Fairview Lakes, Utah, USA
Also known as: Fairview Lake #1, Fairview Lake #2
Surrounded by the unspoiled wilderness of the Manti-La Sal National Forest, Fairview Lakes provides a pleasant opportunity for lakefront living in Utah’s Panoramaland region. The lakes themselves are private, owned by the Cottonwood-Gooseberry Irrigation Company with lots contracted by long-term lease. Since the small dam created the main reservoir in 1869, the lakes have become increasingly popular for seasonal cabins and year-round homes. Usually designated as Fairview…
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Welcome to the ultimate guide to Fairview Lakes! Article topics include:
- All About Fairview Lakes
- Where to Stay
- Vacation Planning Tools
- Things to Do
- Known Fish Species
- Fairview Lakes Map
- Statistics / Weather / Helpful Links
- Fairview Lakes Gifts
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All About Fairview Lakes, UT
Surrounded by the unspoiled wilderness of the Manti-La Sal National Forest, Fairview Lakes provides a pleasant opportunity for lakefront living in Utah’s Panoramaland region. The lakes themselves are private, owned by the Cottonwood-Gooseberry Irrigation Company with lots contracted by long-term lease. Since the small dam created the main reservoir in 1869, the lakes have become increasingly popular for seasonal cabins and year-round homes.
Usually designated as Fairview Lake #1 and Fairview Lake #2, the second is far larger with 105 acres. The other lake only about 20 acres, but both are popular fly fishing spots. The Utah Department of Wildlife Resources stocks them both with rainbow trout. The area is a rare blend of public and private interests, with the Department of Natural Resources (DNR) controlling fishing and the Fairview Lakes Association offering a small private campground, gravel boat launch and restaurant. Visitors and residents come to Fairview Lakes for the scenic waterfront and to enjoy the many miles of hiking and ORV (Off-Road Vehicle) trails in the Manti-La Sal National Forest.
The reservoir provides irrigation waters, recreation and a cold-water fishery. At almost 9000 feet, the lakes are ice-free only during the summer months. There are no native fish in the lakes, so the rainbow trout reign supreme. Large numbers of anglers arrive in summer to try their luck. No motors are permitted on Fairview Lakes. This makes the lakes always serene for canoeing and kayaking along the wooded shores. The lakes attract a variety of wildlife, including deer and elk.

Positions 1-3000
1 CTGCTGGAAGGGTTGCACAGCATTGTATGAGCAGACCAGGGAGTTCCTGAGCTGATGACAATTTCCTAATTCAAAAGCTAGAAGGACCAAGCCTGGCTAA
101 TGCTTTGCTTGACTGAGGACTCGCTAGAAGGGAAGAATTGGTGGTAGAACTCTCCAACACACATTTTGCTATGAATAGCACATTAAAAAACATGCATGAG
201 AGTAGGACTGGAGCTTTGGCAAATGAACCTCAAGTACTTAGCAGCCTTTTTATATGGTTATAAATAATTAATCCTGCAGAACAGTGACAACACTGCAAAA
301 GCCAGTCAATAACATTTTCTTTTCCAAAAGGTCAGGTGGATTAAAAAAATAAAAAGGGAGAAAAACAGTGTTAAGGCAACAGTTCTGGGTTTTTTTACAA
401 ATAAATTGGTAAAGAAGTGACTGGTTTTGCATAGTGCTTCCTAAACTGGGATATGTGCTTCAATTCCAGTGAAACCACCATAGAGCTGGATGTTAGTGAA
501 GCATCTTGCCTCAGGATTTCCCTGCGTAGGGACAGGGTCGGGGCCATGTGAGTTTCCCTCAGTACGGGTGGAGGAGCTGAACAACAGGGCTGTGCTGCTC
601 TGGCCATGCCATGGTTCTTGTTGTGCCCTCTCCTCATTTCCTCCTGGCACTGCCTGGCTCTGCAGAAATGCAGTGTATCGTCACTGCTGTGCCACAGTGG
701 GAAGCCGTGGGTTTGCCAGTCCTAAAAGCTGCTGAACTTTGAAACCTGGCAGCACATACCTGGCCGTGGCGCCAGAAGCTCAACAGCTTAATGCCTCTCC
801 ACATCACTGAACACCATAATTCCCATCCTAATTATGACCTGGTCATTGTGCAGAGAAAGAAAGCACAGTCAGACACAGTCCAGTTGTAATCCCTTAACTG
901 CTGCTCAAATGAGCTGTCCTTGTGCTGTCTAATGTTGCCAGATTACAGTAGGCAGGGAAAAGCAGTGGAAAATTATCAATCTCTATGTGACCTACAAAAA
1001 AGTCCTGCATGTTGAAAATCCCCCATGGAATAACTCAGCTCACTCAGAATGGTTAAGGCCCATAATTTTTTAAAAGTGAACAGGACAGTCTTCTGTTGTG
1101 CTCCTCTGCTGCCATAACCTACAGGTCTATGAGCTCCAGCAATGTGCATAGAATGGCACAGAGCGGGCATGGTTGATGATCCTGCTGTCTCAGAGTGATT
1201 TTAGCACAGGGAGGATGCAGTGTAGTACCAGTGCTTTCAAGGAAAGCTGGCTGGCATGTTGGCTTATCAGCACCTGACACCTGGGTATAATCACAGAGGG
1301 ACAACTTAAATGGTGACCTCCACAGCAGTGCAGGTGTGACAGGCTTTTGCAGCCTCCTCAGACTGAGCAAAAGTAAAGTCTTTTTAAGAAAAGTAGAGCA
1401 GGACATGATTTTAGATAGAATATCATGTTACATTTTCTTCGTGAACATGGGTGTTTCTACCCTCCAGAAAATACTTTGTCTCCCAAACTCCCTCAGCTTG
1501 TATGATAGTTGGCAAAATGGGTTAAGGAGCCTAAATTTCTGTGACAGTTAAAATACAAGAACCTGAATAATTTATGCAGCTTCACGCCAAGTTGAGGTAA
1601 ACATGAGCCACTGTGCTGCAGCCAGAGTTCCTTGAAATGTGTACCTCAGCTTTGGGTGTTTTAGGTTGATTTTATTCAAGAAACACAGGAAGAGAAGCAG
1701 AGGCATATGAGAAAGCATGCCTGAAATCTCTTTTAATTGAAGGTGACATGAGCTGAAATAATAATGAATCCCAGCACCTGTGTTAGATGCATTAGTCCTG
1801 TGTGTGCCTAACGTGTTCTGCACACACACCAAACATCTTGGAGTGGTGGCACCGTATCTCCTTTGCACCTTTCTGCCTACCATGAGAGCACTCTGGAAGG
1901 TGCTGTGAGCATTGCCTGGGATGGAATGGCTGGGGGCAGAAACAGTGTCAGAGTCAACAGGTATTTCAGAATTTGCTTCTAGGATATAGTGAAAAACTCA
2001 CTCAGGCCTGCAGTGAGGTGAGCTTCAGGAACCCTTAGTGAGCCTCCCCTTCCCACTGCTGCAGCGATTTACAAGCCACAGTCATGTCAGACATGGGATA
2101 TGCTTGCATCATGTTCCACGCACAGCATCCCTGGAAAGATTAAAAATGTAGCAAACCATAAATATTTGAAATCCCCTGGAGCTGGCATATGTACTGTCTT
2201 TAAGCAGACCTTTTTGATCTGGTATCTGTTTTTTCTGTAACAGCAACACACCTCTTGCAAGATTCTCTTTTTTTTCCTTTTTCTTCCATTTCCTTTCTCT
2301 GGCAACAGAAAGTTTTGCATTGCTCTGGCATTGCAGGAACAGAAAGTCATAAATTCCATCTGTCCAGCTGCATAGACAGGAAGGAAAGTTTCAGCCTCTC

Some of the leased lots on Fairview Lakes hold beautiful cabins in a variety of architectural styles ranging from ski chalets to multi-level vacation homes. Other lots are empty much of the year until the owners come camping in their RVs. The preferred mode of transportation on roads within the developments here is the Off-Road Vehicle. Many part-time residents use their properties as home base for ORV trail riding in the surrounding area. Many national forest trails nearby are designated for motorized ATVs. Mountain biking, horseback riding and hiking are some of the most popular warm-weather activities among visitors and residents.
Fairview Lakes is just a short detour from US 89 south of Provo, adjacent to scenic Skyline Drive. Although the area receives copious amounts of snow during the winter months, both Skyline Drive and Utah Highway 31 are plowed regularly. Salt Lake City is only two hours to the north, and the area near Fairview Lakes is one of central Utah’s most popular winter sports areas.
A number of snowmobile trails circle the immediate area. A few miles north of Fairview Lakes is the parking area for the Fairview Trailhead, while a short distance south provides the Millers’ Flat Trailhead parking lot. These snowmobile trails are part of a complex web of over 140 miles of groomed trails that are very popular during snow season. Some of the trails are easy and suitable for all riders, while more experienced snowmobilers may venture into the surrounding hills and bowls for some snowy, scenic adventure. Certain areas are designated for the sport of snow kiting or kite-boarding. Cross-country skiing is a favored activity on many of the non-motorized trails. There are numerous locations for snowboarding and sledding, often with a view of the spectacular mountain scenery surrounding the Wasatch Plateau. Areas within the national forest require an Access Pass, available from any USDA Forest Service Ranger Station. Camping requires an additional permit.